Garment workers Face Charges for Defending our Pension

It is over a month since the Garment Workers of Bangalore took to the roads in defence of our provident funds. For a sector of workers, toiling at minimum wage with no job security, PF was the only source of savings that they could fall back on during the lean years. Outraged at a Government that intended to lock this hard earned wage, they rose in revolt, brought a city to stand still and in doing so, forced the government to revert an anti worker policy. Every workers, especially the skilled formal white collar workers, have benefitted immensely from this courageous actions of the Garment workers. Yet the Workers themselves have suffered incalculable costs. Many were injured when police resorted to extreme violence to disburse the assembled workers. Over 300 people, have been charged with numerous offences by the Bangalore police, even though the protests were by and large peaceful. The workers have had to shell out heavily to obtain bails. Even after repeated statements, the government has yet to withdraw the cases that have been filed mere as an attempt to intimidate the workers. These workers need our solidarity and support. here is an article about the protests and the aftermath, written by Clifton D Rosario, a civil rights activists and advocate representing some of the workers. This article has been published in other online sites. We are happy to reproduce it here

An early May Day this year around

Garment workers protest EPF rules

This year, May Day came early to Bengaluru and the nearby towns of Maddur, Ramanagara, Nelamangala and Srirangapatna, and was celebrated with inspiring militancy over two days, 18th and 19th April, almost 3.5 lakh garment industry workers, almost entirely women, struck work, blocked roads demanding the Central Government to roll back its decision on restrictions of PF withdrawals. Slogans of “Modi ge dikkara” (Modi, Down! Down!) reverberated through the air as these women, ignoring the scorching heat, took up the challenge thrown by the Modi government hell-bent on weakening all labour law protections of the workers.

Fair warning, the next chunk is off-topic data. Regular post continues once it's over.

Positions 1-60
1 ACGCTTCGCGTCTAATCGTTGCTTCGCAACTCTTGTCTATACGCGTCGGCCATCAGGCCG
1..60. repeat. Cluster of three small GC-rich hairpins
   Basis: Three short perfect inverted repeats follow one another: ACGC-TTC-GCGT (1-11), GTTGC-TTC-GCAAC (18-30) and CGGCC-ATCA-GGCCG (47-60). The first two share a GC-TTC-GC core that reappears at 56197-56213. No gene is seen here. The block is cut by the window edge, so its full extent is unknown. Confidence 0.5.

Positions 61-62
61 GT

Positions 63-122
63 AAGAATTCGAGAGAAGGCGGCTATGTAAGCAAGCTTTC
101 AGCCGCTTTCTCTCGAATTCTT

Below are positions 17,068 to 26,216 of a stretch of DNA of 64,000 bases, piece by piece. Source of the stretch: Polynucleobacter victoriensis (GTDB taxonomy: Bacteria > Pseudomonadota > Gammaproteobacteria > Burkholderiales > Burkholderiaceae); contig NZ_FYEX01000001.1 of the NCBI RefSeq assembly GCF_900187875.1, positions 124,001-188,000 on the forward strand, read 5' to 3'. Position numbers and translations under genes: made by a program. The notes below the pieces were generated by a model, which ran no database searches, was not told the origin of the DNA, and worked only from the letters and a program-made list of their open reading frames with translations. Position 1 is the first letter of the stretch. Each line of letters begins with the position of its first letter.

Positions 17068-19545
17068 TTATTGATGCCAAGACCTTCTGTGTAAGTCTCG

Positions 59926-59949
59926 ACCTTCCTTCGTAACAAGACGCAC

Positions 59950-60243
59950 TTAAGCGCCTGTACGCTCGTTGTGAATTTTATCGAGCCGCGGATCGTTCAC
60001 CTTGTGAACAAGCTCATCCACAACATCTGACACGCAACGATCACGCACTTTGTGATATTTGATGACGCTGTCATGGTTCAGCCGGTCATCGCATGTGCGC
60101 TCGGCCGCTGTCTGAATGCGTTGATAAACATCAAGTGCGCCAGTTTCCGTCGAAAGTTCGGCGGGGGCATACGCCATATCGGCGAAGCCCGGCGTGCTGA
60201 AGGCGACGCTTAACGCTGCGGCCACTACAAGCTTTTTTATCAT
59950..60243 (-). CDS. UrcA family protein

The women garment workers in all garment units in Bengaluru struck work for two full days and took the streets blocking the main roads leading out of Bengaluru. Similarly the garment workers in all nearby towns too struck work and blocked the main highways and protested demanding the withdrawal of the PF amendments. The cities came to a standstill. The police and the administration were clueless about the protests until it erupted, and were even more clueless on how to deal with it, given that the protestors were almost young courageous and militant garment women workers. Thereafter the police resorted to mindless violence against the women brutally lathi charging them, and firing teargas and even rounds of police firing. Hundreds of women have been grievously injured and everyone is witness to the manhandling of these women by the almost entirely male police contingents. Yet these workers emerged victorious and brought the Modi government to its knees forcing the withdrawal of the PF amendments, atleast for the present.